The Independent Student Newspaper of St. John's University

The Torch

The Independent Student Newspaper of St. John's University

The Torch

The Independent Student Newspaper of St. John's University

The Torch

Meet Student Leader: Matt Macatula

The San Diego native has big hopes for the future of SGI
Matt Macatula (middle) is pictured with fellow SGI members Clyde Drayton (left) and Anthony Romeo (right).
Matt Macatula (middle) is pictured with fellow SGI members Clyde Drayton (left) and Anthony Romeo (right).

Being a student leader on campus is all about direction, organization and above all, the desire to reach your goals. That’s what Matt Macatula stresses is the importance of his role as a student leader at St. John’s University. Originally from San Diego, Macatula is a third-year Information Technology and Computer Science double major.

Besides the study-intensive majors, Macatula also represents a wide variety of organizations and populations on campus. As a RA in Century Hall, Manager for the Operations Staff, Student Government Inc. Chair of Organizations, Catholic Scholar and full-time student, Macatula juggles both his St. John’s and personal responsibilities in hopes of a successful future in the technology industry.

“I want to get into the (tech) field because that’s where our future is headed, and I want to be a part of that,” Macatula said as he discussed his majors. Even though Macatula hates coding, he laughs that it’s the future prospects of tech that keep him invested.

Greek Life was also a big part of Macatula’s time on campus, having previously been an e-board member for the now unrecognized fraternity, Pi Kappa Phi. On the subject of his fraternity, Macatula said, “It was a shock, we were a 4x fraternity of the year on campus and we really held our brothers accountable, to hear that we were essentially being kicked off campus with other organizations that didn’t hold to our standards was upsetting.”

Even with a full plate of responsibilities, Macatula stays cool under pressure and pushes to be the best that he can be, with ambitions that reach all the way to the United Nations.

“I think it all comes down to time management – you know scheduling is important but it’s the motivation to keep going that pushes me,” Macatula describes in a matter-of-fact manner.

He continues, “Through it all, we just love what we’re doing and keep going, even when it gets tough. And it gets tough.”

While Macatula gives St. John’s praise in its opportunities for students, he notes that he’s not ignorant to the fact that the classes themselves don’t necessarily prepare him.

“Technically I wouldn’t say we have the best programs, but the networking opportunities and outside connections are very helpful,” he said.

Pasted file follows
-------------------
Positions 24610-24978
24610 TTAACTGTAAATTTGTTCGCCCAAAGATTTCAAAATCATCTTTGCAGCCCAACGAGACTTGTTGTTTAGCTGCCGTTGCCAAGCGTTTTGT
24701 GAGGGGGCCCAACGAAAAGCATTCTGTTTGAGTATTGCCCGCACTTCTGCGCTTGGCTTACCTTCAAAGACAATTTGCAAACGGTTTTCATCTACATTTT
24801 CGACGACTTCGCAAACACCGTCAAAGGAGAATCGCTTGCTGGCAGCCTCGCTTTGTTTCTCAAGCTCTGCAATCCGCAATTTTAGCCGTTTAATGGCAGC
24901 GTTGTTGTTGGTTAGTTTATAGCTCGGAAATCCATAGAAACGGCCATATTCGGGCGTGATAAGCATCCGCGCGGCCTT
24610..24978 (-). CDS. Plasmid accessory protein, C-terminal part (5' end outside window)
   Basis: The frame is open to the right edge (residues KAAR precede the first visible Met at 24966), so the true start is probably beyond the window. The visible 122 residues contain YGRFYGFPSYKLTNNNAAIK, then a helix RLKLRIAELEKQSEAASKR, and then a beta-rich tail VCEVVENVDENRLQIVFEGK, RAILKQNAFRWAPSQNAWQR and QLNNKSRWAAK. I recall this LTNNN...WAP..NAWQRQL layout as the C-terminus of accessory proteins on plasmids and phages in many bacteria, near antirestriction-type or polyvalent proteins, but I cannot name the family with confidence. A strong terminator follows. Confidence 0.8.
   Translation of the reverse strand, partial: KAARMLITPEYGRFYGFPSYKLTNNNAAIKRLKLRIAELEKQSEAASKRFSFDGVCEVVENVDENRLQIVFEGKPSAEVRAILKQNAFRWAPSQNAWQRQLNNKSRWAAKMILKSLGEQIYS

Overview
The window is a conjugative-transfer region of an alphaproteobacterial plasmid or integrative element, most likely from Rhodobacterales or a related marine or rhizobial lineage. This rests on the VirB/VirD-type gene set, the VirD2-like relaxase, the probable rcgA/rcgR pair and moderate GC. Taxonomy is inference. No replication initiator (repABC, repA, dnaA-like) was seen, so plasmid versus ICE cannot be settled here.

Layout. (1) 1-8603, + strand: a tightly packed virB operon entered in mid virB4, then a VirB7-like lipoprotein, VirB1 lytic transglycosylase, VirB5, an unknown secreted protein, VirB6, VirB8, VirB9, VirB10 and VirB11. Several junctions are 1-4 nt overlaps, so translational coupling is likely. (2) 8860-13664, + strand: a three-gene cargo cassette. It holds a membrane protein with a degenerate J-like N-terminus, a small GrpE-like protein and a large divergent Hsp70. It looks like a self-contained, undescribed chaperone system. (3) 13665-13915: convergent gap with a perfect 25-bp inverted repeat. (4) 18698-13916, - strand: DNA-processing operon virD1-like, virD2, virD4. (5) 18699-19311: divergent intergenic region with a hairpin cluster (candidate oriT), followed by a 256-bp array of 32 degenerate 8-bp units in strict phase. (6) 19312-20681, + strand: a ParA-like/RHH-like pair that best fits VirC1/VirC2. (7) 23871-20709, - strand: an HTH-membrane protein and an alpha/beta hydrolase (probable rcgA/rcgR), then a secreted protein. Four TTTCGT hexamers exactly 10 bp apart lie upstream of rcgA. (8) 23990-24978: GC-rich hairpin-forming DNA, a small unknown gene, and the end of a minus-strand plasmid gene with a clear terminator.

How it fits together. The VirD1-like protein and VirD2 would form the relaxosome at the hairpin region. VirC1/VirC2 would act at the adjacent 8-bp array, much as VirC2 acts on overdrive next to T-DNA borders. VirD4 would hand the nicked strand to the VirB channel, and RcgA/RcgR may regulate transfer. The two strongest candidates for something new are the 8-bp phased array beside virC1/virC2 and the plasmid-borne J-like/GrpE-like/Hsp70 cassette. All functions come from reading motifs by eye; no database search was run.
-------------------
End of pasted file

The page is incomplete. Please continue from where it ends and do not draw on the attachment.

For his senior year, Macatula will be interning at the United Nations, a gig that he acquired through the Catholic Scholars program, where he will be a liaison and assistant to the congregation of the mission, the Vincentian representative at the UN.

According to Macatula, he will, “be a liaison between the Vincentian NGO and the UN.

I’ll get to sit in on big conferences regarding tech and global issues.”

In accordance with being a student leader, he has big hopes for SGI  in ways of his Organizations committee.

“We’re doing a lot of new things, we just welcomed six new amazing clubs and are working towards a transition class between e-boards so that the organizations on campus are better prepared for leadership roles and have longevity at St. John’s,” he said.

Even during this interview several students stopped by to talk to Macatula and just say “Hi,” which he happily greeted back.  

Operations co-worker and St. John’s student, Ryan Michel had nothing but praise for Macatula. “He’s so charismatic with everybody and he gets along with everyone.” Michel continued to exclaim that the best thing about working with Macatula was the energy, “He brings so much energy.”

As a student leader and an employee of St. John’s University, Macatula recognizes the sometimes difficult balance between being a student and working for the University.

“Seeing both sides of the coin gives me more belief and hope that they’re [St. John’s] doing the best they can,” Macatula described carefully.

“At the end of the day the students come first and I believe that’s how it should be at any higher level community.”

With his “students first” attitude, Macatula has ambitions and bigger plans for his time as a student leader at St. John’s.

What exactly these plans are, Macatula says that he’s, “Not ready to show [his] hand yet.”


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